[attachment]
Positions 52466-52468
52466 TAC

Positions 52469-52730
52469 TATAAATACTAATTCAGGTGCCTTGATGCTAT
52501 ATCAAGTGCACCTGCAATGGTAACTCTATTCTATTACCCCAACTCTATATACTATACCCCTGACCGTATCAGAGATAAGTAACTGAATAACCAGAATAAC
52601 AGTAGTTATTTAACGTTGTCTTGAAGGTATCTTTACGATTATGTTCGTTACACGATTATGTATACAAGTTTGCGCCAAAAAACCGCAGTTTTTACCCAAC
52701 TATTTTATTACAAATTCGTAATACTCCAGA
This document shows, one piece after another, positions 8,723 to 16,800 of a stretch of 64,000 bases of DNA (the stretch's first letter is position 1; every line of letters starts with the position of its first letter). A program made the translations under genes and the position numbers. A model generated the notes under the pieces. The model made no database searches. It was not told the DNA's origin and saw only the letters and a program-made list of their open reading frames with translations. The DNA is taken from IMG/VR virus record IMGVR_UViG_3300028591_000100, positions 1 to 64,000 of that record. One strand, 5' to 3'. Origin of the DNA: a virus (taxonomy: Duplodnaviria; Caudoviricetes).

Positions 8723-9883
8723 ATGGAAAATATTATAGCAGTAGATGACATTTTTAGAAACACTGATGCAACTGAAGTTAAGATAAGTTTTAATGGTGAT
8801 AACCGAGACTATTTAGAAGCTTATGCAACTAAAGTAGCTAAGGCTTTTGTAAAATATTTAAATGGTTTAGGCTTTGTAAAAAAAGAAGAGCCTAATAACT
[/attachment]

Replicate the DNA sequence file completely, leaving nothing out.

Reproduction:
Positions 52466-52468
52466 TAC

Positions 52469-52730
52469 TATAAATACTAATTCAGGTGCCTTGATGCTAT
52501 ATCAAGTGCACCTGCAATGGTAACTCTATTCTATTACCCCAACTCTATATACTATACCCCTGACCGTATCAGAGATAAGTAACTGAATAACCAGAATAAC
52601 AGTAGTTATTTAACGTTGTCTTGAAGGTATCTTTACGATTATGTTCGTTACACGATTATGTATACAAGTTTGCGCCAAAAAACCGCAGTTTTTACCCAAC
52701 TATTTTATTACAAATTCGTAATACTCCAGA
This document shows, one piece after another, positions 8,723 to 16,800 of a stretch of 64,000 bases of DNA (the stretch's first letter is position 1; every line of letters starts with the position of its first letter). A program made the translations under genes and the position numbers. A model generated the notes under the pieces. The model made no database searches. It was not told the DNA's origin and saw only the letters and a program-made list of their open reading frames with translations. The DNA is taken from IMG/VR virus record IMGVR_UViG_3300028591_000100, positions 1 to 64,000 of that record. One strand, 5' to 3'. Origin of the DNA: a virus (taxonomy: Duplodnaviria; Caudoviricetes).

Positions 8723-9883
8723 ATGGAAAATATTATAGCAGTAGATGACATTTTTAGAAACACTGATGCAACTGAAGTTAAGATAAGTTTTAATGGTGAT
8801 AACCGAGACTATTTAGAAGCTTATGCAACTAAAGTAGCTAAGGCTTTTGTAAAATATTTAAATGGTTTAGGCTTTGTAAAAAAAGAAGAGCCTAATAACT